Love him or hate him, Director Kunihiko Ikuhara had a huge impact on the direction that the Sailor Moon anime took and, by extension, could arguably be said to be one of the more influential forces behind the series – especially for those fans who have only seen the anime.
One of his more well-known achievements in terms of Sailor Moon, though, is his work on the Sailor Moon R movie. I’ve written about his thoughts on the movie before, with regard to Usagi and the conflicting representations of motherhood, but today we’re going to take a deeper dive into his thoughts on the imagery of the movie. Come along!
I’m going to be totally honest right up front: I’m not actually much of a fan of any of the Sailor Moon movies. It’s not that I actually dislike them, but more that I find them inconsequential. What I fell in love with about Sailor Moon – and anime in general – when I first started watching was that the series has a rich plot that develops episode-by-episode.
In the anime, characters die and disappear for awhile, new characters are introduced, and the series grows deeper and deeper as it goes on.
With the movies, that’s simply not the case. As exciting as the story is, I know that no matter what happens in between, the world will be no different at the end from how it was in the beginning.
But I digress! Where I meant to go with this was that if I did have to pick a favorite movie, it probably would be the Sailor Moon R movie, if simply because I love how Director Ikuhara1 brought back and retold Ail and An’s story from earlier in the season.
What we’re looking at today is an “Interpretation” guide, written by Ikuhara himself, that came with the LaserDisc2 release of the movie. In it, he provides his thoughts and comments on the 20 chapters of the movie and how the scenes played out. Since it’s going to run a bit long, this will be split up into two parts.
Note: The titles here are the chapter titles and his comments on a given scene.
1. On stage for character greetings – starting with all Sailor Senshi
Ikuhara confesses here to being a fan of the so-called “idol movie” genre,3 essentially a type of low-budget movie popular in the 80s that was a cash grab built entirely off the fame of the front-running star. Whether the leading lady could act or there was even a compelling plot was immaterial – these were campy movies made simply to bring in audiences who were fans.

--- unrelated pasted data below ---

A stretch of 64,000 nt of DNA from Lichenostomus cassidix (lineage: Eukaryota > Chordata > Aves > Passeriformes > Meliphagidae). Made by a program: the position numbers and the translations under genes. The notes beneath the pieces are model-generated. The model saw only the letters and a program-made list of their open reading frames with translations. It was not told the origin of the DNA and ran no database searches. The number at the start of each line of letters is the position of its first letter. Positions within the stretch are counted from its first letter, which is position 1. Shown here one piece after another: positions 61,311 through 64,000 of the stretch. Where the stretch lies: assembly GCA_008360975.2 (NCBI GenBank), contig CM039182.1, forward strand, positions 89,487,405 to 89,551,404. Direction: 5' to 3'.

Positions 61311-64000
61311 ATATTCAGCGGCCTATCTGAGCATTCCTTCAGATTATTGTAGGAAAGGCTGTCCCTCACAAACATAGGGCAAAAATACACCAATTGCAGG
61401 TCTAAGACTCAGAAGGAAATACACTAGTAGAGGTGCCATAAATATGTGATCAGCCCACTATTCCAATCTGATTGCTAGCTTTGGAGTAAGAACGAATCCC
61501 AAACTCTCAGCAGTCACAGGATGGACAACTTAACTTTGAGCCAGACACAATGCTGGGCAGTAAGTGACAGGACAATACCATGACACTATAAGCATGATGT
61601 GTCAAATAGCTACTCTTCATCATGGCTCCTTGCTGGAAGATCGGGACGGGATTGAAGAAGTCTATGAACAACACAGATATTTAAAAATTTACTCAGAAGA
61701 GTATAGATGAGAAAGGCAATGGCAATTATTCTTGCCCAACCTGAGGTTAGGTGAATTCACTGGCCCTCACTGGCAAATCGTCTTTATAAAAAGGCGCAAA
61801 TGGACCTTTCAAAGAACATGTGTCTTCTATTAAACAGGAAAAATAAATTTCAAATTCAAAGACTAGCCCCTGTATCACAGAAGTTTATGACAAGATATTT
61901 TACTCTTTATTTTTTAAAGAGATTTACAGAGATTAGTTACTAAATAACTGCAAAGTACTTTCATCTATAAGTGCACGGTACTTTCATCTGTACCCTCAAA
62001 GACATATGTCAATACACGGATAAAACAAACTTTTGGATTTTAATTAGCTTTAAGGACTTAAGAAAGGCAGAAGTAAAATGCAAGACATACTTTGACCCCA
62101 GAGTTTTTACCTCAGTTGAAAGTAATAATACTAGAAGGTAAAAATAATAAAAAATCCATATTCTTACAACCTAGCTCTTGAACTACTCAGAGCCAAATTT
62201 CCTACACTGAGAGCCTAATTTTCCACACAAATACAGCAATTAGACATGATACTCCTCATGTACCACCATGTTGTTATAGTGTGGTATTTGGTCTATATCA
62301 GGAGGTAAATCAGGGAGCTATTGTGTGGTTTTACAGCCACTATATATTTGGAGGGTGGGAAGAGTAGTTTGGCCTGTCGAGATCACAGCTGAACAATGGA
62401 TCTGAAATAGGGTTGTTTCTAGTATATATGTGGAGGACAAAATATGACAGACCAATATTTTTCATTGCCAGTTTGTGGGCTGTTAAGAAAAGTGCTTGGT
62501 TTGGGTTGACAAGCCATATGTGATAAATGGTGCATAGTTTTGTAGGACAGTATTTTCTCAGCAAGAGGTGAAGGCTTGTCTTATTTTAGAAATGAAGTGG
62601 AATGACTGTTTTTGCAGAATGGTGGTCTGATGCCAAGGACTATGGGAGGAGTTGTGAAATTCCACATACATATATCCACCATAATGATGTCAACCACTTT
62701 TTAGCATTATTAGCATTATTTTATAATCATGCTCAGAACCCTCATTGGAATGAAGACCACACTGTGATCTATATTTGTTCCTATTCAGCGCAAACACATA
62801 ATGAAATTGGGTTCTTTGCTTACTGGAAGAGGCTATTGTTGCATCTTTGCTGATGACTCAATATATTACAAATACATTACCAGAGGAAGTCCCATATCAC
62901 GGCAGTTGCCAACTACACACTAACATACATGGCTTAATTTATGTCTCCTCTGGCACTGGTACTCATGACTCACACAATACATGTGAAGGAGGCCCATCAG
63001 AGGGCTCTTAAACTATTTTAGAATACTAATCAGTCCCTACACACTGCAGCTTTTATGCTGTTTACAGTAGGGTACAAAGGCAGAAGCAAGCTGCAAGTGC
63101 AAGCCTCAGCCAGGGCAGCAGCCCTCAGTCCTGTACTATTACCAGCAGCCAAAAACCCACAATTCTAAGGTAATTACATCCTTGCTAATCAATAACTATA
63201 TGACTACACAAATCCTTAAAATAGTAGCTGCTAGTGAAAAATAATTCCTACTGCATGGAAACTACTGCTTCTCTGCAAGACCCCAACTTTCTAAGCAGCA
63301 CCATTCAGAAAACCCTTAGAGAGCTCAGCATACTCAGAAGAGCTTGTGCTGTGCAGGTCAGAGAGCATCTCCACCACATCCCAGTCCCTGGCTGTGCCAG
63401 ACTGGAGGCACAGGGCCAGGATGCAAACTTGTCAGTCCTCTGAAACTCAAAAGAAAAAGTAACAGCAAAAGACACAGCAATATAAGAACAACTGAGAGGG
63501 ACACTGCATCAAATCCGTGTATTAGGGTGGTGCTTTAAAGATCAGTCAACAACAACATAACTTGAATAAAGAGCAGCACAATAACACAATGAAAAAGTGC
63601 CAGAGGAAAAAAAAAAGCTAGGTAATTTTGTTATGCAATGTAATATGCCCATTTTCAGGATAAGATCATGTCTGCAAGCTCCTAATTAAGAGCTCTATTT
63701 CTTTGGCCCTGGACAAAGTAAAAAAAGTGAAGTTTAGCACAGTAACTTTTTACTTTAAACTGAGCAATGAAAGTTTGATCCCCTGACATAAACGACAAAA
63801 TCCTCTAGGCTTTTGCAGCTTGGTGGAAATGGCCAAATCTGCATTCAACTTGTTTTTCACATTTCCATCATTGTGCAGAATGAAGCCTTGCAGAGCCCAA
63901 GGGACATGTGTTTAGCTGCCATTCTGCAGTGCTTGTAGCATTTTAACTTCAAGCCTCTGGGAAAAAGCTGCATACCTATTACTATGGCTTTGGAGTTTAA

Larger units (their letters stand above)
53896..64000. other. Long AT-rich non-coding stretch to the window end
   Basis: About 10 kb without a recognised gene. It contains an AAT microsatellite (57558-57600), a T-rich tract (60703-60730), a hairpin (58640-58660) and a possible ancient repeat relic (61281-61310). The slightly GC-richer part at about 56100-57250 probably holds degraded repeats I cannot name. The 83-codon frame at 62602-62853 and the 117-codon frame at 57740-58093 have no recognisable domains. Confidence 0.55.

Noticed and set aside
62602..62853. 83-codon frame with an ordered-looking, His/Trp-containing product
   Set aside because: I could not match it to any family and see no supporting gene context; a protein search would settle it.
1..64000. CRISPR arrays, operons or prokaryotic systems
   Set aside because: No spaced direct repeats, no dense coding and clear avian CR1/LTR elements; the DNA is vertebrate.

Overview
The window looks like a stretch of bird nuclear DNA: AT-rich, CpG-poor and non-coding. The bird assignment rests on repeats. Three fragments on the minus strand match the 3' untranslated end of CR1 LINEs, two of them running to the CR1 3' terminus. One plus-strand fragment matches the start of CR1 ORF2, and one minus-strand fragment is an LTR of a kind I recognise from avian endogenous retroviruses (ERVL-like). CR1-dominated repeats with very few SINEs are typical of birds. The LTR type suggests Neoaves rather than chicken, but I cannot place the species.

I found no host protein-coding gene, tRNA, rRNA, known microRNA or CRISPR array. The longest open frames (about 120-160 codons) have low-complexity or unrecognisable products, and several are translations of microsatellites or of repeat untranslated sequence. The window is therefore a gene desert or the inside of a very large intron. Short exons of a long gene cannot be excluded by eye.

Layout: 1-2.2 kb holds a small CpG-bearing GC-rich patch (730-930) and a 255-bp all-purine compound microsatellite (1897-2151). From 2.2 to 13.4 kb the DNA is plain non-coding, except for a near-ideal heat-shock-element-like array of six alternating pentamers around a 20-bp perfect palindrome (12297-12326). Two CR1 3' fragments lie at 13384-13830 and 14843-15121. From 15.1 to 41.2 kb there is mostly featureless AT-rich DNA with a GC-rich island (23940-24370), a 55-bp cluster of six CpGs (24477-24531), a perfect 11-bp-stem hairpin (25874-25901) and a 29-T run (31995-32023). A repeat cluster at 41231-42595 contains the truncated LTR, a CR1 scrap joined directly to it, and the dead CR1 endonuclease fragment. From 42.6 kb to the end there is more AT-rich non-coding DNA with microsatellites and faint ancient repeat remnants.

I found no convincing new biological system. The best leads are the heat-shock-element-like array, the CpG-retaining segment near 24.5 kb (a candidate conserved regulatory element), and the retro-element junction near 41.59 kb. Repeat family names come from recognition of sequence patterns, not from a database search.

In his own words, that was what he wanted to create for the Sailor Moon R movie prologue. He wanted to showcase all the characters for all of the fans.
2. Opening (Moonlight Densetsu)
Since the main theme of the movie would be flowers, he decided that it should take place at a flower garden – and those are the scenes we see play out while the opening theme plays.
Here, he also notes that Jindai Botanical Garden4 in Tokyo served as the model for this place.
3. Promise in Darkness, and the Recollections of a Child
Ikuhara describes his inspiration behind the friendship between Fiore and Mamoru in terms of childhood friends we all have had: someone you’re close to when you’re really young, you promise to be friends forever, and then somehow they fade from your life as if they were just an illusion.
He also mentions that the first friend you have in your life is something unique and special, and that by first getting to know someone else, that becomes a mirror onto yourself, thus showing you who you are as an entity separate of the world around you. Both figuratively and literally, Fiore was this to Mamoru.
4. “How about a kiss?” and the playfulness at the botanical garden
It’s well known that Ikuhara is a fan of adding in gag comedy in his works, and he was a strong force in how Rei developed in the anime due to this. This kiss scene was both deceptively simple – it being a quick laugh – and deep at the same time. His intention of having all of the characters watching the lead up to Mamoru and Usagi’s kiss also be in reference to you, the viewer, watching this play out.